“Every time anyone approached me on the bus, I was nervous and looking at their hands. ‘Do they have something that could splash me? Is it him?’” he said.
Staffing shortages complicate security
“I look, and I think, ‘We can fix this. We gotta figure this out,’” said Longenbohn, who told the Problem Solvers that RTD will be installing sturdier protective barriers for drivers on new buses.
He said many of the issues leading to the problems on the buses are societal issues that need more attention from other community leaders.
Some passengers are using the buses as shelters rather than for transportation, he said.
“If we can get enough resources and enough people who know how this should be fixed, I believe we can fix it, but in the meantime, it is just every day, very concerning,” he said.
Baaqi said he feels more security officers should ride the bus routes that are particularly troublesome.
“We do not have the ability to provide security personnel to outfit every single one of our buses or our trains,” said Debra Johnson, the general manager and CEO of RTD. “We try to do it in such a way where we have individuals who are roving.”
Johnson said RTD officials are looking at security and safety incident data and “discerning where is the greatest problem, and then, allocating resources that are available to actually help mitigate those circumstances.”
However, she said she needs more people to make the process a success.
“Everybody is having a staffing shortage. That’s not to absolve us of creating a safe and secure environment. I’m just qualifying what some of the obstacles are as we go forward,” she said.
RTD has a contract with Allied Universal Security Services, “not to exceed $67,716,988.56.” The company’s contract allows for it to provide as many as 300 personnel to help monitor commuter rail and buses.
The company provides some armed personnel and others who serve as ambassadors by helping answer questions about fares and how to use public transportation.
However, the security contract is currently 25% understaffed, according to RTD.
In 2021, RTD also fined the company $153,500 for failing to provide a required crew member on RTD commuter rail.
RTD told the Problem Solvers that it also relies on 20 sworn transit police officers and the equivalent of approximately 65 secondary city police officers to help handle security issues on public transportation.
A summertime peer review of the RTD security model, handled by the American Public Transportation Association, found the transit police officers had limited power in the City and County of Denver and recommended RTD “collaborate with the City and County of Denver officials to resolve the jurisdictional issues that prohibit RTD transit police officers from taking direct law enforcement action within the City and County of Denver.”
According to Johnson, these transit police officers received the authority to write misdemeanor citations in July. Since that time, they’ve issued 36 citations. Transit police, however, must rely on Denver police to take someone into custody.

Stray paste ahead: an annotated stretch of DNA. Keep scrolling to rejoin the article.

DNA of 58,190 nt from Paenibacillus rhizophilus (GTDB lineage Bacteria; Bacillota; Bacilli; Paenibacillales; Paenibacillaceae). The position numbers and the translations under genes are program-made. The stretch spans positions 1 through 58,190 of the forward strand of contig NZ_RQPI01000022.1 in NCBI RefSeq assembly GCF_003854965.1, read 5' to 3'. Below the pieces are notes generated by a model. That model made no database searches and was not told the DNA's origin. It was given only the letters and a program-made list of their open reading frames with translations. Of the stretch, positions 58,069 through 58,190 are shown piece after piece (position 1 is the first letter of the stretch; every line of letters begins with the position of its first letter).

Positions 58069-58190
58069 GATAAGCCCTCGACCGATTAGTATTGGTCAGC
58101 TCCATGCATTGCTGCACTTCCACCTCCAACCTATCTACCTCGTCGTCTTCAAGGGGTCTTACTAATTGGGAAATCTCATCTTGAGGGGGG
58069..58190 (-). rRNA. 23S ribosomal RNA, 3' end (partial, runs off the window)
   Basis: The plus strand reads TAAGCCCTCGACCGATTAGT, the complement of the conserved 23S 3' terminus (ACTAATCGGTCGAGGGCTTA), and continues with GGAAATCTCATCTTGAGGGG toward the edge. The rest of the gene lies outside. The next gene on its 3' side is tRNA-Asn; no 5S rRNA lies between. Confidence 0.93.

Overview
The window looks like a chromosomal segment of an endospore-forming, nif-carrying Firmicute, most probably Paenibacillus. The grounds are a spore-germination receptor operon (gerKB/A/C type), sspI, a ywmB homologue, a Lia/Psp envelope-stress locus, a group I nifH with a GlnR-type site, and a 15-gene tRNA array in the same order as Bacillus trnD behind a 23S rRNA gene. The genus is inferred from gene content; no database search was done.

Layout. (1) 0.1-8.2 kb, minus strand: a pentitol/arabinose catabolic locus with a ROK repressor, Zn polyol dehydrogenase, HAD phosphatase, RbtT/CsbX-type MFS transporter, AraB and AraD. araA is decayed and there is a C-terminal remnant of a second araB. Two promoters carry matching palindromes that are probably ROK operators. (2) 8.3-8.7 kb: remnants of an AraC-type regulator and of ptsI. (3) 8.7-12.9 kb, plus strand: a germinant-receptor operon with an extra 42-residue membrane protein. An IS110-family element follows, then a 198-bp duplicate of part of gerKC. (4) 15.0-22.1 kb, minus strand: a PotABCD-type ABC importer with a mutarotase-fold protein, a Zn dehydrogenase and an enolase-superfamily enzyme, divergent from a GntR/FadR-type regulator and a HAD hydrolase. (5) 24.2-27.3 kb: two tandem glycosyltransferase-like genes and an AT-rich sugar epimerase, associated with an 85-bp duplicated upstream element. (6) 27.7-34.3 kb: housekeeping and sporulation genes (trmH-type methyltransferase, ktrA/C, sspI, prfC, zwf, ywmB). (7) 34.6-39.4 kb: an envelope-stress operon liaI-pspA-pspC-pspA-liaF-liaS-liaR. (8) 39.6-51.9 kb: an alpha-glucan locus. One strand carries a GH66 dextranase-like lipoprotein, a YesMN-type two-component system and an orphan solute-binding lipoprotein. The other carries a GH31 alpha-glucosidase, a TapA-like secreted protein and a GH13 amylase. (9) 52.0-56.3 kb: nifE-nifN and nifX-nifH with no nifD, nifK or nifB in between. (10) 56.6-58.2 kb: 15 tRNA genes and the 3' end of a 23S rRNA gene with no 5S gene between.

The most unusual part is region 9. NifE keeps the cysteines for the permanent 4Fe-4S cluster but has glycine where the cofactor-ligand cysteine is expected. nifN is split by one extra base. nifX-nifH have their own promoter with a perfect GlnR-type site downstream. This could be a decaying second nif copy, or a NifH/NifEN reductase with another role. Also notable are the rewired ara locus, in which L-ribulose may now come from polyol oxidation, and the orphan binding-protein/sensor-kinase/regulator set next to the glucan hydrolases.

The peer review panel also found contracted security officers had less training than sworn transit police officers and recommended RTD “employ a phased approach to increase internal transit police staffing levels and reduce the number of contracted transit security officers.”
“The community policing blueprint is in the process of being finalized and will be released upon completion,” RTD told the Problem Solvers in response to the recommendations.
Bus operators told the Problem Solvers many of the problems that exist at Union Station – including drug use and unsanitary conditions – continue to grow and are spilling onto the bus lines.
Johnson said RTD cannot solve the problems by itself.
“RTD can be at the table and lean in because these issues are impacting our frontline employees. They’re impacting our customers, and I want to ensure that there is a safe working environment, but I can’t do that when I’m dealing with issues that are plaguing society as a whole,” she said.
Allied Universal declined to do an interview with the Problem Solvers and would not answer specific questions. However, it provided the following statement:
Allied Universal security professionals work closely with Regional Transportation District transit police and other partners to keep people and businesses safe in the Denver community by averting threats and responding to emergencies.
Like all businesses across the country, the Allied Universal team has been impacted by staffing challenges as the COVID-19 global pandemic continues to cause significant disruption to labor markets. During this challenging time, thanks to the bravery and dedication of our security professionals, we’ve been able continued to support RTD and other partners despite heightened risks due to the pandemic. We are grateful to the partnership with RTD and other partners that have worked collaboratively to address staffing shortages as it has truly taken a united effort.
We truly appreciate our front-line heroes who keep our neighbors safe on a daily basis and thank them for their dedication during these challenging times.